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In the battle of Howard vs. the deplorables, I’m taking Howard

Howard alumni help run the world, and we know it

Recently, The Washington Post reported that enrollment is up at historically black colleges and universities (HBCUs) all over the country. As a proud graduate of Howard University, this doesn’t surprise me, but I do view it as welcome news.

We’re living in an academic environment in which the University of Chicago has defiantly announced that it will not countenance trigger warnings and safe spaces, and more broadly, in a country in which a major candidate for president has insisted that Mexicans are rapists, that he will build a wall on our southern border to keep out said rapists, that Muslims should be banned from entering the country and that President Barack Obama is not a natural-born U.S. citizen. Said candidate retweets white supremacists and holds rallies where people of color have routinely been subjected to physical attack, so keen are his supporters to return to a “great” America in which darkies remain silent and know their place.

The real HU vs. the first HU

As Ta-Nehisi Coates, Jamelle Bouie and Charles Blow have already written, if you dig a little further into the facts behind Hillary Clinton’s characterization of half of the supporters of Donald Trump as a “basket of deplorables” — “the racist, sexist, homophobic, xenophobic, Islamophobic — you name it,” as she called them — polling data reveals that Clinton was being generous. It’s actually more than half.

No wonder why more students are enrolling at HBCUs, and thank goodness.

Howard and its fellow HBCUs provide essential training grounds for those who will lead the charge against the deplorables. These are the institutions crafting the future leaders of thought and policy who will ensure this country does not fall prey to bigotry and jingoism, because to be a proud product of Howard University is to be a person who doesn’t just thumb his or her nose at hate, but one who does so with unmatched style, confidence and flair.

You see then, why Ferguson, Missouri, protester Clifton Kinnie made it his collegiate home.

Howard is a special place. It doesn’t cultivate arrogance so much as it does a radical sense of self-love and worth as a black person. Of everything I drew from my time there, this was the most important and lasting impact of being a Bison. I’ll carry it with me always.

There’s a phrase that’s popular within the online social justice community: “When you’re accustomed to privilege, equality feels like oppression.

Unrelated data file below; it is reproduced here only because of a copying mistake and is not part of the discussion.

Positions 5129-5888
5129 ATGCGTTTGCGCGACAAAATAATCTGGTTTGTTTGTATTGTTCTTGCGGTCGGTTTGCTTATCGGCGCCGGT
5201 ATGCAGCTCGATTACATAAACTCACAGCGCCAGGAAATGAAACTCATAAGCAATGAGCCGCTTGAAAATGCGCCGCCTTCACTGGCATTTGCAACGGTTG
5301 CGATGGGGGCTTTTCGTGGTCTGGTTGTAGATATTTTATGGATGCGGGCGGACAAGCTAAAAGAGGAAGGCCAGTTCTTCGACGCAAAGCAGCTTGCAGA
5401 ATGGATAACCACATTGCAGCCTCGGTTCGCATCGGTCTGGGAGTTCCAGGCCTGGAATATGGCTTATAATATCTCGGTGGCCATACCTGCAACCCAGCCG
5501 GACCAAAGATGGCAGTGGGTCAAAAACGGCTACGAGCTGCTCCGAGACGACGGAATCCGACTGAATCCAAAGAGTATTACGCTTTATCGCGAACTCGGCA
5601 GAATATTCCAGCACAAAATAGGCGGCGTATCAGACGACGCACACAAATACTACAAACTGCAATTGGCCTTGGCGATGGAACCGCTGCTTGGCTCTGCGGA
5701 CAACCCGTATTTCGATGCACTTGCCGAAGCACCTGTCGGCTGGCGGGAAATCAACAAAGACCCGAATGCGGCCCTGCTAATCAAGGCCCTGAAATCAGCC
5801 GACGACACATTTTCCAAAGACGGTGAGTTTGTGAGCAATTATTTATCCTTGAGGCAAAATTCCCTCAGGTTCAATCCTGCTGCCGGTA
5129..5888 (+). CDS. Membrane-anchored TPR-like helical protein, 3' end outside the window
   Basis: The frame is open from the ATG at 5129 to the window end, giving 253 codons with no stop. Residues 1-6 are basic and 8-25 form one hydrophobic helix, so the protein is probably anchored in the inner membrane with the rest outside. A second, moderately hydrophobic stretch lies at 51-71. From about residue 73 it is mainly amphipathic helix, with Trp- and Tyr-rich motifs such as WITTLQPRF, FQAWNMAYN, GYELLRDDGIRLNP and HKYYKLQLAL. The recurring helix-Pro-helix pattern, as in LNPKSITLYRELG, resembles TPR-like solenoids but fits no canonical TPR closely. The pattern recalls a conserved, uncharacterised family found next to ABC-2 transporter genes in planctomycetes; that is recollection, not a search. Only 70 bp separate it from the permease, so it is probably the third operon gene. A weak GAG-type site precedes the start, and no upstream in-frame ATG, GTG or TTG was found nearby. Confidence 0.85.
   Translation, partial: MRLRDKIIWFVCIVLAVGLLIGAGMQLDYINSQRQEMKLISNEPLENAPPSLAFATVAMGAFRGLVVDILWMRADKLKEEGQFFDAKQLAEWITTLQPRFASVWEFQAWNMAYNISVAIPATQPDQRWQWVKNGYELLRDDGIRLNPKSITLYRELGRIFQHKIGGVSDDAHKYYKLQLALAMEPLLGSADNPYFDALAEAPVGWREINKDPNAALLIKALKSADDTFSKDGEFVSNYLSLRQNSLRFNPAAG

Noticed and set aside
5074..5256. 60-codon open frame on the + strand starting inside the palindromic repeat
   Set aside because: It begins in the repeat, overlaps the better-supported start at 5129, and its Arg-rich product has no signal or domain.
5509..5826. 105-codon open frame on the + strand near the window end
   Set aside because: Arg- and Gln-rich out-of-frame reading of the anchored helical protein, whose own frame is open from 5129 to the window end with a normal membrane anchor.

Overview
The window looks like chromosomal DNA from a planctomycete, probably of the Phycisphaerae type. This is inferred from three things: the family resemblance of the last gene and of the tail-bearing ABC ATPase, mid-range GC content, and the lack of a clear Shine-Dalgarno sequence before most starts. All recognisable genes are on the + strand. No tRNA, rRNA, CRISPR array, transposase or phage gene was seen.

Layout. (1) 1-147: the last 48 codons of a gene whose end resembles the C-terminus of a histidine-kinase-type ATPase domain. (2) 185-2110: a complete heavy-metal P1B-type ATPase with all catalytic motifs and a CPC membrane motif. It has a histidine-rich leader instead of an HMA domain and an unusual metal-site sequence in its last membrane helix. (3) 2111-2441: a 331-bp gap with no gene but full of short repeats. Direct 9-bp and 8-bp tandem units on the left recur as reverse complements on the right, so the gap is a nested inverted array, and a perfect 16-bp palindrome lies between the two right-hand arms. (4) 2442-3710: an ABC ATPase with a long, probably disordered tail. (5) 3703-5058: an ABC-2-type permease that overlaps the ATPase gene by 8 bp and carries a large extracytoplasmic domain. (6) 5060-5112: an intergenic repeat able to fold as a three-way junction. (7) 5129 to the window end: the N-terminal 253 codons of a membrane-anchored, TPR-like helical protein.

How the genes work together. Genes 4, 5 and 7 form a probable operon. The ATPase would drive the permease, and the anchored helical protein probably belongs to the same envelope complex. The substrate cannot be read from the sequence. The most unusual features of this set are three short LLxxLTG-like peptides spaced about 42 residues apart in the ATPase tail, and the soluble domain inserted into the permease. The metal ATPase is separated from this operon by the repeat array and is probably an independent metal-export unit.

The flip side of that resides at Howard.

When you’re accustomed to equality — when respect for people of color is as inherent to a place as the air you breathe or the water you drink — anything less quickly becomes unacceptable and irrational. Black people are amazing — why wouldn’t you want them all up and through your country, making everything better? Who wants that life? No one important.

Of course Howard people are an arrogant, uppity, insufferable bunch. Not only do we know we’re equal, and insist that the world operate as though we are, we know we stand on the shoulders of giants.

When Obama was first campaigning for president, some poor, misguided pundit whose name needn’t be mentioned sneeringly referred to Michelle Obama as “Stokely Carmichael in a dress.” I remembered giggling to myself. Said pundit meant it as an insult. I saw it as a point of pride.

Howard giants are American giants. We know it, and we demand that everyone else recognize it, too: that the contributions of Toni Morrison, Thurgood Marshall, Zora Neale Hurston, Amiri Baraka, Andrew Young, Jessye Norman, Ossie Davis, Lucille Clifton, half of relevant black Hollywood and, yes, Carmichael, have made America a more perfect union. Not just for black people. For everybody.

Howard didn’t start off as an institute (not that there’s anything wrong with that).

Howard isn’t the “black Harvard.” It’s Howard (and as far as I’m concerned, that’s so much better). Of course, it’s the Real HU. Ask anyone from Howard. As far as we’re concerned, it’s the only one.

Soraya Nadia McDonald is the senior culture critic for Andscape. She writes about pop culture, fashion, the arts and literature. She is the 2020 winner of the George Jean Nathan prize for dramatic criticism, a 2020 finalist for the Pulitzer Prize in criticism and the runner-up for the 2019 Vernon Jarrett Medal for outstanding reporting on Black life.